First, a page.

Hartojo Wignjowinoto were most vocal in these demands. This is a classic example of the risk an unprepared company takes on when operating in a country that is transitioning both politically and economically. Over the first half of 1996, analysts predicted increasing success at Busang and as a result, Bre-X’s stock value rose. Indonesia, however, is a mixed economy where the government uses public action to manipulate and influence the private sector with ease. Bre-X’s failure to collaborate with an influential local company from the beginning of its venture led it to the current crisis.
The company’s developmental and operational stagnation resulted in increased pressure from the world’s largest mining firms, Barrick included, and the Indonesian government. The Sudjana Proposal: Bre-X Minerals & Barrick Gold Due to the corruption and public action of the Indonesian government and the potential for continued bureaucratic challenges to extracting the gold, Bre-X should accept Minister Sudjana’s proposal to partner with Barrick. The Indonesian government has shown, through its interactions with Bre-X, that it is easily influenced by the demands of President Suharto’s family and by pressures from respected individuals.
For example, the Barrick proposal received endorsement from the government only after Barrick hired Suharto’s daughter (Tutut) and encouragement from former U. S. President George Bush and former Canadian Prime Minister Brian Mulroney. Despite making an alliance with PT Panutan Duta in late October, Bre-X was late in recognizing the importance of relationship building in conducting business in Indonesia. With only eight days to negotiate the deal with Barrick, Bre-X does not have time to develop the necessary connections to succeed in Indonesia without a competent partner.
Strong property rights are an essential component in any successful market economy. Although Indonesia has regulations regarding mineral exploration and extraction, the government has found ways to manipulate the regulations to best serve its interests. Making it through the various stages of mining approval requires complex paperwork and numerous negotiations with various government offices. Bre-X had navigated this system and received a Contract of Work (CoW) to mine the Southeast Zone. However, after Kuntoro Mangkusubroto declined to revoke Bre-X’s CoW, Sudjana had transferred the processing of CoWs out of Mangkusubroto’s office.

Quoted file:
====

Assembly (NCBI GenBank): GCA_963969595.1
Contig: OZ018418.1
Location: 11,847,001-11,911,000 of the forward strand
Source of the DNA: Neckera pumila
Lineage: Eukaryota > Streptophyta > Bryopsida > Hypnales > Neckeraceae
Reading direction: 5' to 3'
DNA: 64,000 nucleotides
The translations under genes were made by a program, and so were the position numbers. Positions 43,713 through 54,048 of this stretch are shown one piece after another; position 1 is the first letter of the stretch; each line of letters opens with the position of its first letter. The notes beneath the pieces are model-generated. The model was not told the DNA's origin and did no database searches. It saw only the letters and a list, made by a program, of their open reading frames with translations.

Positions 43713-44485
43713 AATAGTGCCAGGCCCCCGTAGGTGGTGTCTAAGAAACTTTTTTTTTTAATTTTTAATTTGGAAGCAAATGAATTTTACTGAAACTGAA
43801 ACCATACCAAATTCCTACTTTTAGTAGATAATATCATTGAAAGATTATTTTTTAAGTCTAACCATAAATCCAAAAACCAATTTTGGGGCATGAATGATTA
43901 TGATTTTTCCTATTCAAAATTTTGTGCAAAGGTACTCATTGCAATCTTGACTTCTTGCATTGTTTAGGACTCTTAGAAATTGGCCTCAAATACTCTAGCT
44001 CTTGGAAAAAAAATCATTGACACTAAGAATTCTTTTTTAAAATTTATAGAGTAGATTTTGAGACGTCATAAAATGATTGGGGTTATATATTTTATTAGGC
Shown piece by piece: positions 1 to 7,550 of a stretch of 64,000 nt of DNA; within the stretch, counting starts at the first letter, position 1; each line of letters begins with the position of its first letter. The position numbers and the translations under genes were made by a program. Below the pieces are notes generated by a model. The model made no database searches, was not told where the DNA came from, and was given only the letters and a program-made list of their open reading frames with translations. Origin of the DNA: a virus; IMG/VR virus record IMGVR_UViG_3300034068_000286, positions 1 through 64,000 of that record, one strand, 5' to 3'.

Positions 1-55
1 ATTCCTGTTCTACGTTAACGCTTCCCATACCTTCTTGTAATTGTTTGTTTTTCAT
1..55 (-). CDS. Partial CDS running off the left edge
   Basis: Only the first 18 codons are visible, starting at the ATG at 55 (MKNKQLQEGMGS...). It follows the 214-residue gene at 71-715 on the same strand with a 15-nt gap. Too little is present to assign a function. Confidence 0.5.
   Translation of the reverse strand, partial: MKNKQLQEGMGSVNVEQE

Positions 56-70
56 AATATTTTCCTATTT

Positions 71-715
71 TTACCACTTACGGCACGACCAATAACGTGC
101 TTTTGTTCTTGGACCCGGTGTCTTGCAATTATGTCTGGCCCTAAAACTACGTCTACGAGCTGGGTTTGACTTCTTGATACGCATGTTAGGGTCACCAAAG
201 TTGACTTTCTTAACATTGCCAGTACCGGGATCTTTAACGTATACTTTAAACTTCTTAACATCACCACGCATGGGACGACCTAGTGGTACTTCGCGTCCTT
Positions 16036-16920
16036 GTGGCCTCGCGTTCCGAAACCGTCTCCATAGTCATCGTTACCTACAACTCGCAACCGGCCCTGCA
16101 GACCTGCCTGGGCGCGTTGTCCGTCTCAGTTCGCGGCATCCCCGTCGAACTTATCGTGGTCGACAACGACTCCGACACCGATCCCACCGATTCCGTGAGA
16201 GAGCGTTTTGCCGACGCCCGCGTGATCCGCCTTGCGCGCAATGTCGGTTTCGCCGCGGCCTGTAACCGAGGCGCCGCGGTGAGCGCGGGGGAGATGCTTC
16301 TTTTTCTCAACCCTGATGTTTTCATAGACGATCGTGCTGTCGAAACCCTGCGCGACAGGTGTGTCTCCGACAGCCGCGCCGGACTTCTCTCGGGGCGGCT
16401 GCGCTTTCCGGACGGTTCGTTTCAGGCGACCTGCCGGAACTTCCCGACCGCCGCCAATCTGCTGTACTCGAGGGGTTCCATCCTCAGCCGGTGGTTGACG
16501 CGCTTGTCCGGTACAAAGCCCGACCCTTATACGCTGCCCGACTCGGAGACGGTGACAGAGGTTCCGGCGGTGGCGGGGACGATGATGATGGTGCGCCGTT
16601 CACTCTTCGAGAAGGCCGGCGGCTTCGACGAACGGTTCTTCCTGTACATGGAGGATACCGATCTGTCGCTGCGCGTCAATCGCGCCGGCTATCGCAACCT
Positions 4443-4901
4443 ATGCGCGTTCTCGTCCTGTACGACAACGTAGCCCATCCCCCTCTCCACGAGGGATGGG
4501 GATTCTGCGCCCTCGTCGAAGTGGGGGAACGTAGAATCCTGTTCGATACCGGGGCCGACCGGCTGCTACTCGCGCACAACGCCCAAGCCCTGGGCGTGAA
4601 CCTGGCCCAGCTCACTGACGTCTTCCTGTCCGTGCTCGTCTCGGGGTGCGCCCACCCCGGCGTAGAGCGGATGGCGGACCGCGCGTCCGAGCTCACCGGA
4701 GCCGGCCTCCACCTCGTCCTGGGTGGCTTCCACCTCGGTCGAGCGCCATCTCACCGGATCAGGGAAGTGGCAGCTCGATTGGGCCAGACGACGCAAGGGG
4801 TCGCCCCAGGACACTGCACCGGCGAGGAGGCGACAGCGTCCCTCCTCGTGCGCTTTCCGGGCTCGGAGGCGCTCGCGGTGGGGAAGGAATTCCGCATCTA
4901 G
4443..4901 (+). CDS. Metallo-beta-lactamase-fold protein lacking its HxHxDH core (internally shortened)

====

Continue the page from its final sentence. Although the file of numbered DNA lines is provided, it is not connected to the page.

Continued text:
This move suggested that Sudjana could manipulate the regulatory structure to revoke Bre-X’s CoW and make it much more difficult for the company to continue exploration or begin mining. Rejecting the Barrick deal proposed by Sudjana would expose Bre-X to future challenges that may prevent them from ever capitalizing on its Busang II claim. However in accepting the Barrick deal, Bre-X stands to lose a large portion of their claim to the future profits from Busang. Bre-X has made large investments to purchase and explore the properties in Borneo and needs to make sufficient earnings to recoup its costs and satisfy its investors.
Therefore, Bre-X should use the eight days that they have to reach an agreement with Barrick in which they receive a greater than 22. 5% stake in Busang. Beyond Barrick: Other Roads to Busang One alternative Bre-X could pursue is a different joint venture with either Placer Dome or Tech Corps, which would align Bre-X with a large enough company to develop and operate in Busang. At the same time, Bre-X needs to cultivate their existing relationship with Suharto’s son to give the company an inside track in navigating the corrupt regime.
This alternative is attractive for all parties involved because it increases investor confidence and Bre-X’s stake in Busang, allows Placer Dome or Tech Corps to get involved in the project, and increases the government’s claim through Suharto’s inner circle. Another alternative for Bre-X would be a total buy-out by Barrick. This option would result in a substantial capital inflow for the company to pursue its core business model; exploration and partnership. Throughout the company’s history, Walsh has constantly had to seek out investment from a number of sources to successfully operate his business due to its small size.
The operations thus far in Busang have been reminiscent of the Australian speculators in the 1980s, and the Indonesian people are again faced with a situation where estimates of total gold reserves are skyrocketing, while little infrastructure development or mining activity has taken place. The national sentiment towards Bre-X and its inability to carry out mining operations on its own, makes a buy-out proposal an attractive alternative whereby Bre-X can pursue new exploration in a friendlier environment.